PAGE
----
NY-NJ’s PNCT Terminal tests fee-for-early-slot program

NY-NJ’s PNCT Terminal tests fee-for-early-slot program

Port Newark Container Terminal.

The “Flex” program at Port Newark Container Terminal (PNCT) comes as the East Coast’s third-largest port seeks ways to reduce congestion and turn times at marine terminals. Photo credit: PNCT.

Port Newark Container Terminal (PNCT), one of the four main marine terminals at the Port of New York and New Jersey, has quietly introduced an innovative pilot reservation program that allows customers to pay a $95.50 per container fee to secure one of the first 50 slots of each day.

The “Flex” program at PNCT comes as the East Coast’s third-largest port seeks ways to reduce congestion and turn times at marine terminals in the expectation that the port will see more cargo in shorter, intense bursts as a result of increasingly frequent mega-vessel calls.

The PNCT system, introduced this week, is the first of its kind at the port, and the head of the West Coast’s Harbor Trucking Association (HTA) said he had not seen exactly such an initiative before at other ports. The terminal was not available to comment on the initiative beyond an explanation on its website.

Some truckers consider the first slots of the day prime positions as it enables them to pick up or deliver cargo and move on with the day’s work. Truck lines at port terminals, as elsewhere, have tended to be long as the 6 a.m. gate opening time approaches, swelled by truckers seeking to get into the terminal early.

The initiative comes in the wake of the successful introduction of an appointment system 14 months ago at the port New York-New Jersey’s Global Container Terminals Bayonne terminal, in which trucks must make an appointment in advance to enter the terminal in the first seven hours of the day.

Bayonne says the system produces a turn time that is 45 percent lower than in the non-appointment period. Two other terminals, APM Terminals in Elizabeth and PNCT are expected to implement an appointment system when they complete terminal upgrades, perhaps this year.

The Flex program appears to be part an appointment system and, on a small scale, somewhat similar to the Pier-Pass system at the Ports of Los Angeles and Long Beach, in which customers pay more — $144.18 per FEU — to pick up containers during the day, rather than in off-peak hours.

The PNCT program also could potentially test the much-discussed topic of whether beneficial cargo owners (BCOs) would be willing to pay more for more certainty and better service in their supply chain.

PNCT, outlining the program on its website, said the “priority early bird” program enables truckers that pay the $95.50 to become one of the “first set of trucks serviced.”

“Our goal is to help you handle unpredictable or changing requirements from your customers, save you money and/or time, and give you the choice whether or not the “FLEX Services” program can help solve these issues for you,” the terminal operator said.

A second, soon-to-be-implemented program, “PNCT Late Reefer,” will enable a trucker to pay $80 so that they can pick up or deliver a refrigerated box after the terminal’s 4:30 p.m. cut off time.

The two initiatives are part of a “completely voluntary program” that is open to all truckers who can make payments and secure a slot through a smartphone or computer, the outline said.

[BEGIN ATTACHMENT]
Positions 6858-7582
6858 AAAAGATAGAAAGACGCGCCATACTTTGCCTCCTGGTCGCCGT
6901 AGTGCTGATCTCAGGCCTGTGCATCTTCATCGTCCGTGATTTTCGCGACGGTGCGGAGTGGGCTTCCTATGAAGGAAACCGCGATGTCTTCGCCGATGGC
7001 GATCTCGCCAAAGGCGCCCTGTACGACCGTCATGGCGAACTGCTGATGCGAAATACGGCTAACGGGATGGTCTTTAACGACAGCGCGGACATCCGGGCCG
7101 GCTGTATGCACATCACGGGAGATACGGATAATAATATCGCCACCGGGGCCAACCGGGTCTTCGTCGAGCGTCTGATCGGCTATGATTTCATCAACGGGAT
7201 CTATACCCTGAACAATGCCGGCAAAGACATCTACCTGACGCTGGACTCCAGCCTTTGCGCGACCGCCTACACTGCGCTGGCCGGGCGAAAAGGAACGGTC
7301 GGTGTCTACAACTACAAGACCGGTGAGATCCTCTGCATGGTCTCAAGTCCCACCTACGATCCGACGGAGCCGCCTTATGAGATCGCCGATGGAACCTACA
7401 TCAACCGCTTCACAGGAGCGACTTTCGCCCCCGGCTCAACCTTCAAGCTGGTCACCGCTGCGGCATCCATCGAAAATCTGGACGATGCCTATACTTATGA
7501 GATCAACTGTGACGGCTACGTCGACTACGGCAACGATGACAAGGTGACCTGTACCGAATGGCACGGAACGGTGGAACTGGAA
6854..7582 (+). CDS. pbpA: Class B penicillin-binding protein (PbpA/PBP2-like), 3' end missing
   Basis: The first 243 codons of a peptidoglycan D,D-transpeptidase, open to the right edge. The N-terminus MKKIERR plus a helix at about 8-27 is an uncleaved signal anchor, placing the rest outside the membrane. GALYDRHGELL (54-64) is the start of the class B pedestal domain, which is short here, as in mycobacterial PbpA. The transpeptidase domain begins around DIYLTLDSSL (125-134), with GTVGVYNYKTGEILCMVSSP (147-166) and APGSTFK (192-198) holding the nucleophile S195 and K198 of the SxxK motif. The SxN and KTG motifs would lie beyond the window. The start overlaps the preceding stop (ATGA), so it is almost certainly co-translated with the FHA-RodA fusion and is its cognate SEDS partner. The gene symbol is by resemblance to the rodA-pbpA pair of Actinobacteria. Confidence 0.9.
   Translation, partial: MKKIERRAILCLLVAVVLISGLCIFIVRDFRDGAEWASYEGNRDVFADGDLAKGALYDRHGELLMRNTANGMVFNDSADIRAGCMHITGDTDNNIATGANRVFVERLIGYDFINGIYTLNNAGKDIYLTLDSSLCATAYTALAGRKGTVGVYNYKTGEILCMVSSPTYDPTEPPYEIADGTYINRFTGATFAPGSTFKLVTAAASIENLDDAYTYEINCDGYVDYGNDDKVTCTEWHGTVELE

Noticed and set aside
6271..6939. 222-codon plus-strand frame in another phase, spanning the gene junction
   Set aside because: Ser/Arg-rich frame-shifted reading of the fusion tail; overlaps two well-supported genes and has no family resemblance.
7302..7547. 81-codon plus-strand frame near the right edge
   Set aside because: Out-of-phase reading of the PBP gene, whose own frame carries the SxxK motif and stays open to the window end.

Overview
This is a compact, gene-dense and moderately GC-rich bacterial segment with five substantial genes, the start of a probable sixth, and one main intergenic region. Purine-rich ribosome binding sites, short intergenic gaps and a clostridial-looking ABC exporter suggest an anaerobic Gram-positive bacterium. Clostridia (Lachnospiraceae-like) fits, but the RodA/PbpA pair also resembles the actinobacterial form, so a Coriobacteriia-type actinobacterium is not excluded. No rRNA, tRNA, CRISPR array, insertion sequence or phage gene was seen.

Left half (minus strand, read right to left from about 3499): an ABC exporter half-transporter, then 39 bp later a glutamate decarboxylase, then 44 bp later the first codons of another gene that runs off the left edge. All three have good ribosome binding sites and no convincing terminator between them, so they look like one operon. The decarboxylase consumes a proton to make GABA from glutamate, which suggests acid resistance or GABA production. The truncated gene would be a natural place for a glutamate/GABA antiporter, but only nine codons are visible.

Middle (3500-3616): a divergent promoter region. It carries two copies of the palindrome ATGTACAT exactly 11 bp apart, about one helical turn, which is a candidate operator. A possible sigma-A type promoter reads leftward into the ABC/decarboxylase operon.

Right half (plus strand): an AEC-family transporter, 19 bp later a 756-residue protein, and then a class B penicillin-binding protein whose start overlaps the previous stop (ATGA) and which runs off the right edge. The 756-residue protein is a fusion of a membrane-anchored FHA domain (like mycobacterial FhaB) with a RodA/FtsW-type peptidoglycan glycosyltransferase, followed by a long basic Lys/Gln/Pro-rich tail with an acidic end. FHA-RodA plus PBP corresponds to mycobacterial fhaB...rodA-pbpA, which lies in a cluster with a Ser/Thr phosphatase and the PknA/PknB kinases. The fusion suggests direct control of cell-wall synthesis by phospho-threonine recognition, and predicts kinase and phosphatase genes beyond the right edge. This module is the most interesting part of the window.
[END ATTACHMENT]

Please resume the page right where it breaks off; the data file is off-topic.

For BCOs, the programs “can help you meet dynamic timeframe or appointment needs for your supply chain,” and allows truckers to deliver for the BCO a “personalized and specific outcome,” the outline says.

Beth Rooney, assistant director at the port authority's ports department, said she knew only a few details of the program, but echoed the assessment that it is part an appointment system and part a pay-for-priority system.

“We knew that all terminals do this on an ad hoc basis with select shippers today,” she said. “So this is a formalization of that arrangement.”

Jeffrey A. Bader, president of the Association of Bi-State Motor carriers, said he was not clear on the details of the program. “We get up early to get ahead of the crowd,” he said, but added that the terminal had released too little information for him to understand what benefits someone would get from paying the fee.

“They are not saying that you are going to get a prime slot,” he said. “I don’t know whether they are having a special gate. I don’t know if [they] are having a special line … [When] these trucks get in, are they going to get preferential service? We don’t know.”

Weston LaBar, executive director of the HTA, which represents the port trucking industry in Southern California, said the West Coast has not seen anything exactly the same as PNCT’s program, but several somewhat similar strategies enable terminal users to get customized service offered on an ad hoc basis, he said.

In one, a trucker that has an especially large volume of containers coming in on a particular weekend can pay $25 to $30 per container to the terminal so that it opens a special weekend gate, with the income paying for the terminal’s additional labor and equipment costs, LaBar said.

Elsewhere, some terminals that have regular appointment systems will give truckers priority appointments based on performance, he said. In that case, truckers that consistently keep a high percentage of their appointments in the appointment system get priority in choosing appointment slots. In another example, some terminals create special peel-off piles for a high-volume trucker — in which a separate pile is created containing only the boxes from one BCO or trucker — who is charged $25 per container to pay for a stevedore dedicated solely to the pile, LaBar said.

Contact Hugh R. Morley at Hugh.Morley@ihsmarkit.com and follow him on Twitter: @HughRMorley_JOC.